Offshore is calling, but…

Guard against panic or greed guiding investment decisions

By Andró Griessel


By the end of the second quarter of last year, the overall value of international stock markets was R109 trillion, or R109,000,000,000,000, with the breakdown of the pie outlined in the graphic below.

The JSE represents just a fraction more than 1% of this staggering figure.

However, what many people fail to realize is that bond markets internationally are even larger than stock markets. This is also the case in South Africa.

And in this case too, our market accounts for no more than 1% of the total. When we further confront the reality that the vast majority of investors have exposure to these two asset classes, the following becomes a very difficult question to answer:

Why shouldn’t I have 95% or even more of my investments in foreign assets?

The standard response that planners have always given, myself included, is:

  • Your obligations are in rand, so it makes sense for the majority of your investments to have exposure to rand-denominated assets; and
  • Overseas investments come with too much volatility and are particularly unsuitable for retired investors for whom sequence risk (more on this in a subsequent article) is a reality.


Both reasons carry weight, but only as long as they don’t come at too high a price.

Over the past ten years, the price investors have paid (of course, with the benefit of hindsight) has been too high.

The growing chorus of commentators, as well as your own gut feeling, suggests that if you don’t want or can’t emigrate for any reason, you should simply own your home in South Africa and take everything else abroad at any cost.

This doesn’t sound entirely correct but given the figures I mentioned in the opening paragraph, it could also be the rational decision.

As custodians (first and foremost) of clients’ money, it is important for us to not only consider the potential returns but also the risk.

And risk, in my opinion, is when you acquire assets at significantly overvalued prices and then either have to sell at great losses or hold for a very long time just to recoup your losses.

In my opinion, there has been an unhealthy obsession with U.S. stock markets, as if they have begun to operate in a world of their own where the fundamental principles of investments (such as the price you pay for a company), or the implications of massive and unsustainable government debt no longer matter.

We continue to forget that a 30% or 40% decline does not erase one year’s returns but sometimes five years’.

So, where are these valuations currently compared to historical valuations?

A regression analysis of the S&P 500’s price-to-book value ratio (a measure of how cheap or expensive the market is) shows a very strong inverse correlation between the price you paid at any given time and the subsequent ten years’ returns.

Like at the beginning of the century (at the end of the dot-com bubble), this market is currently trading at a price-to-book value ratio of almost 5, while already from a 4 (indicated by the orange dot on the bottom right of the graphic), the expected dollar returns over a ten-year period are close to zero.

I’m not saying this is what investors in the S&P 500 should expect over the next ten years.

However, there can be no expectation of a repetition of the past 15 years, since the starting point 15 years ago was from very low valuations (indicated by the orange dot on the top left), while our starting point now is at high valuations.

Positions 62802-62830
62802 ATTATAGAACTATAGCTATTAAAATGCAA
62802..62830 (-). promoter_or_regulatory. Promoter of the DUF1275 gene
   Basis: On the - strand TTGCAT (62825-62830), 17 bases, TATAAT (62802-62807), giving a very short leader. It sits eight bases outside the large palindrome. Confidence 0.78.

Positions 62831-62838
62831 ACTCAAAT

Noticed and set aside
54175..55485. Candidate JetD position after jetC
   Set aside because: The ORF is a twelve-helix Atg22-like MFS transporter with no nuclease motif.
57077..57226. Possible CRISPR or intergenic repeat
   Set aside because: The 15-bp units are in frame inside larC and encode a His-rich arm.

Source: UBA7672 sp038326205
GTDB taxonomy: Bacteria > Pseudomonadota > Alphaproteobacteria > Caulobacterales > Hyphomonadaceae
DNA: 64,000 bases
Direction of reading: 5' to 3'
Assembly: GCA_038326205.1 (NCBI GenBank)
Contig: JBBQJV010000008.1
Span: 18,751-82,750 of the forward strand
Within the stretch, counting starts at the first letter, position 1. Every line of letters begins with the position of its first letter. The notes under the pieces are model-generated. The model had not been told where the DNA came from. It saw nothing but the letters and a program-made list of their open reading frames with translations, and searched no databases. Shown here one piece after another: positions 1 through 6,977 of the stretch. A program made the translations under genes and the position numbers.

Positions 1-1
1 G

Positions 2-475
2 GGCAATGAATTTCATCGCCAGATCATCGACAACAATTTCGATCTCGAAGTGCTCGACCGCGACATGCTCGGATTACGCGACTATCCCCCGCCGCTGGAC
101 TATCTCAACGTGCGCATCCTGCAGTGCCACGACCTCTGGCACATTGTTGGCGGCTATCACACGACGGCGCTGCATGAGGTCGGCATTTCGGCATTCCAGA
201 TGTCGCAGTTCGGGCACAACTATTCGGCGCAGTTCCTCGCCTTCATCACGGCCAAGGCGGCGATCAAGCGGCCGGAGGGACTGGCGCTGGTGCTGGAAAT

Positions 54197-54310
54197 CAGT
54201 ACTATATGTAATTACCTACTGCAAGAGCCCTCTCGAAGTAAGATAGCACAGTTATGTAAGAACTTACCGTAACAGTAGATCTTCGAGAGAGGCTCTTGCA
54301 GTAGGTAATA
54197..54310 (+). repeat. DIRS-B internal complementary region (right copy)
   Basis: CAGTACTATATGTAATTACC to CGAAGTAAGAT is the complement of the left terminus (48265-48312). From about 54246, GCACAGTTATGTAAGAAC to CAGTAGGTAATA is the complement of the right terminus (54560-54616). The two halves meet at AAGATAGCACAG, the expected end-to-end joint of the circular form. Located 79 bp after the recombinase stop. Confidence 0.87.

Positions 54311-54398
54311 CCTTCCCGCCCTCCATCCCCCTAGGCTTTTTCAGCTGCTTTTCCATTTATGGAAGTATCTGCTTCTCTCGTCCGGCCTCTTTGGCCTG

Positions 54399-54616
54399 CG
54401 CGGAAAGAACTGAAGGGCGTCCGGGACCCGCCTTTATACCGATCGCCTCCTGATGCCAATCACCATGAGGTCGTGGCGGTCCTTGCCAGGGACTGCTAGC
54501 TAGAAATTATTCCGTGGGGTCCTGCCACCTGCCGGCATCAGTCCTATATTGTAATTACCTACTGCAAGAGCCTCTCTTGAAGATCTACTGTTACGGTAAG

Armed with the above information, if we accept that “only” 42.5% of your equity exposure is indeed in the U.S. and the expected returns from it are low to very low, it doesn’t take a Nobel Prize in mathematics to figure out that the remaining part of your portfolio will have to perform very well so that your total portfolio can deliver a satisfactory return.

So, what is the conclusion?

  • I agree that the reasons we have been giving over the years for why there are so many South African assets in clients’ portfolios, or should be, are becoming increasingly difficult to defend in an environment where our total capital markets make up only 1% of the world’s (poor historical performance should not be the main argument).
  • You should indeed make changes to your portfolio for the right, rational reasons and not for the wrong reasons, namely greed (“the U.S. market will just keep rising”) or fear (“South Africa is the next Zimbabwe”).
  • A random anything-is-better-than-SA approach can lead to further capital losses, as the main safety net for an opaque asset allocation (namely an overweight of U.S. equities) could result in a repeat of the lost decade of virtually zero returns from foreign investments (2000-2010).

What should you do?

Investments are both simple and incredibly difficult.

If you follow a consistent, well-thought-out process and can ignore the cheering crowds on the way to the peak of a bull market, acquire and hold quality assets at a discount, despite not achieving immediate success with your process, you should become wealthy over time.

It’s a slow and sometimes gruelling process, but one that has always worked and is a path that veers far from the abyss. I would be surprised if this time it’s truly different.

Andró Griessel is a certified financial planner and managing director of Woodland Wealth. Contact him at

Although all possible care has been taken in the preparation of this document, the factual correctness of the information contained herein cannot be guaranteed. This document does not constitute advice and anyone who intends to take any financial action based on this document is strongly advised to first consult with his/her personal financial advisor. Woodland Wealth is an authorized financial service provider with FSP no. 5966.

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